On the evaluation of snow water equivalent estimates over the terrestrial Arctic drainage basin


Comparisons between snow water equivalent (SWE) and river discharge estimates are important in evaluating the SWE fields and to our understanding of linkages in the freshwater cycle. In this study, we compared SWE drawn from land surface models and remote sensing observations with measured river discharge (Q) across 179 Arctic river basins. Over the period 1988-2000, basin-averaged SWE prior to snowmelt explains a relatively small (yet statistically significant) fraction of interannual variability in spring (April–June) Q, as assessed using the coefficient of determination (R2). Averaged across all basins, mean R2s vary from 0·20 to 0·28, with the best agreement noted for SWE drawn from a simulation with the Pan-Arctic Water Balance Model (PWBM) forced with data from the European Centre for Medium-Range Weather-Forecasts (ECMWF) Re-analysis (ERA-40). Variability and magnitude in SWE derived from Special Sensor Microwave Imager (SSM/I) data are considerably lower than the variability and magnitude in SWE drawn from the land surface models, and generally poor agreement is noted between SSM/I SWE and spring Q. We find that the SWE versus Q comparisons are no better when alternate temporal integrations–using an estimate of the timing in basin thaw–are used to define pre-melt SWE and spring Q. Thus, a majority of the variability in spring discharge must arise from factors other than basin snowpack water storage. This study demonstrates how SWE estimated from remote sensing observations, or general circulation models (GCMs), can be evaluated effectively using monthly discharge data or SWE from a hydrological model.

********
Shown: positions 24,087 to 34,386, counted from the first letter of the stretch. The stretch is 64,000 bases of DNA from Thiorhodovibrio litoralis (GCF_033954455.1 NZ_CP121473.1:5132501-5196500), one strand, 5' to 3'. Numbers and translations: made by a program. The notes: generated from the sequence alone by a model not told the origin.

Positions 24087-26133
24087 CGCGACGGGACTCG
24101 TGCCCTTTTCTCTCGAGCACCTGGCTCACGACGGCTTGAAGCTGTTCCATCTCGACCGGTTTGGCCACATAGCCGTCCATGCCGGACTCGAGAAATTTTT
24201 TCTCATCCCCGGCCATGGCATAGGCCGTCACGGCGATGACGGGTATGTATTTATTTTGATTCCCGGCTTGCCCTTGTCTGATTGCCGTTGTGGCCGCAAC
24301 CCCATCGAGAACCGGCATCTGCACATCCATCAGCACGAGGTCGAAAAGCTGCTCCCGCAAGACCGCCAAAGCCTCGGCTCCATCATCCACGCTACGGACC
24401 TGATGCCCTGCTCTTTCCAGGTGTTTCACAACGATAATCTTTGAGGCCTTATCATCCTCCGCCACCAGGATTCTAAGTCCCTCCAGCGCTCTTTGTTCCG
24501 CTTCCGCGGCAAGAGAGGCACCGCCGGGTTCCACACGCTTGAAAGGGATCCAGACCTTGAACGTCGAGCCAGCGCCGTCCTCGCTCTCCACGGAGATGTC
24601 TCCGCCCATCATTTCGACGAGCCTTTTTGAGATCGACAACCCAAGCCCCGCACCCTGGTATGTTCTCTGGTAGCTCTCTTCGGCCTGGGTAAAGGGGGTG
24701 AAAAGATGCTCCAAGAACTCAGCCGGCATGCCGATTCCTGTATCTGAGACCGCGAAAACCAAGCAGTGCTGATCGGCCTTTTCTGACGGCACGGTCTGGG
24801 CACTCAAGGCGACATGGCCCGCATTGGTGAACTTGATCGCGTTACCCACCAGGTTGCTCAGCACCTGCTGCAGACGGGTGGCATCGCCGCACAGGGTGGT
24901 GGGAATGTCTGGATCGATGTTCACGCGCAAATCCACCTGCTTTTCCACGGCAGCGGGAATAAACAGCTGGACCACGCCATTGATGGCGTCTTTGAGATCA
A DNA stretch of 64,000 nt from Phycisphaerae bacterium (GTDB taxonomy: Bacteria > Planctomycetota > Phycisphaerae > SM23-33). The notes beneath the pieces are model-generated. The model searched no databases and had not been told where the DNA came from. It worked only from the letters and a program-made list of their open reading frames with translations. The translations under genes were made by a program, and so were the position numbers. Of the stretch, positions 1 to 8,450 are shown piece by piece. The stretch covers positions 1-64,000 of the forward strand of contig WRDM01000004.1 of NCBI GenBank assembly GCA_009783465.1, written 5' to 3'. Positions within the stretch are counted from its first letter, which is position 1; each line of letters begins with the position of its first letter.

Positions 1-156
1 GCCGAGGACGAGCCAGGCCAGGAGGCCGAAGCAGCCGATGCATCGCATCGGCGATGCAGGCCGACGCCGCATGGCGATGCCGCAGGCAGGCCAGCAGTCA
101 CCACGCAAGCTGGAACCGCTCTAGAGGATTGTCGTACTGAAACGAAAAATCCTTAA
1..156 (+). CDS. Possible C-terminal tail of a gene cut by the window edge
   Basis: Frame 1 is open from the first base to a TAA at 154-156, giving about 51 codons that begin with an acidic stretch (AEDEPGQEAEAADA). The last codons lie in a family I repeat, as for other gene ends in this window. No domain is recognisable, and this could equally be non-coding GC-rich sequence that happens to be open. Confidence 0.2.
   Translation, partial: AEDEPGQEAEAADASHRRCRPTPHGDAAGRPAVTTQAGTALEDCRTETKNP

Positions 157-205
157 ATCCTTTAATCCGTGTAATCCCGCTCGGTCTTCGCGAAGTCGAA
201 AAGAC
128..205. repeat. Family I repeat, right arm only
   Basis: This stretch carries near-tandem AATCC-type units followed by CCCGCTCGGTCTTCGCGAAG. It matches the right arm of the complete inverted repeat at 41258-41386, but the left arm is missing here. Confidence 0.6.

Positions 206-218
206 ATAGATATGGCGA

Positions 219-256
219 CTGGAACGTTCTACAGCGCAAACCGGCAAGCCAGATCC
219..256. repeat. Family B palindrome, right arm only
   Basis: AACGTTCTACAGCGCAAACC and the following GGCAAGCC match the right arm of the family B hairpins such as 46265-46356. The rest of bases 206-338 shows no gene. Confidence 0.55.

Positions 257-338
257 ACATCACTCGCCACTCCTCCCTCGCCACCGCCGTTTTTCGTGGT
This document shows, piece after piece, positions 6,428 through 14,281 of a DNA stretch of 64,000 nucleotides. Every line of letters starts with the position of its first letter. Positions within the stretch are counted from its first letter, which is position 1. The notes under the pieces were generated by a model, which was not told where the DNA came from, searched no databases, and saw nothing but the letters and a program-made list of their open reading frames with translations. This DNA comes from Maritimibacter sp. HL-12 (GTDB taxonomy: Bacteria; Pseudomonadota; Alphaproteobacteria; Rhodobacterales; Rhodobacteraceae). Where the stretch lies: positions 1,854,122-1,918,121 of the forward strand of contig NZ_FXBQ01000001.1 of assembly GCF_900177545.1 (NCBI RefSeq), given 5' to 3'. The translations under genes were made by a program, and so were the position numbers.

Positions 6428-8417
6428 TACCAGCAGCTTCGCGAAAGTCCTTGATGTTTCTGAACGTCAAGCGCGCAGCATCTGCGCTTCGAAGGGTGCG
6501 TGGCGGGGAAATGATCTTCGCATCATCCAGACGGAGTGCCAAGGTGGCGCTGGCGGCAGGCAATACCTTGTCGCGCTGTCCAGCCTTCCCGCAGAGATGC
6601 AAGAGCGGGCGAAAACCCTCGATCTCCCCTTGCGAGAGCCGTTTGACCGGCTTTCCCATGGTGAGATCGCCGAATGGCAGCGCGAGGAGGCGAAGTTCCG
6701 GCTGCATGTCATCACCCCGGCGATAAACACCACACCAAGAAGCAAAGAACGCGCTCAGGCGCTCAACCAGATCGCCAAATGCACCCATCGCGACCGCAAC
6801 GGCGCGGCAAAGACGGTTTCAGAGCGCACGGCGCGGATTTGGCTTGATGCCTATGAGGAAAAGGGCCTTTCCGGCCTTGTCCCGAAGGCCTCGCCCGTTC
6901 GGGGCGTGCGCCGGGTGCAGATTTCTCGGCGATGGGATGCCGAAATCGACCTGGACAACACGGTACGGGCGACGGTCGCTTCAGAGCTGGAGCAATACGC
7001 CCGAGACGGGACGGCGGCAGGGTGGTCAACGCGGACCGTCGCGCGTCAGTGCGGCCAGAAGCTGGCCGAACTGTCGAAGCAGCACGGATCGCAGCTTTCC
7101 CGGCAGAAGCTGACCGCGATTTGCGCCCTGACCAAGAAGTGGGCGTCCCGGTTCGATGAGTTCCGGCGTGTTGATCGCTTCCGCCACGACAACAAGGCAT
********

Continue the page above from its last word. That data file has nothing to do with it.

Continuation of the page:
Earth Sciences, Earth Systems Research Center

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Hydrological Processes



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Copyright © 2007 John Wiley & Sons, Ltd.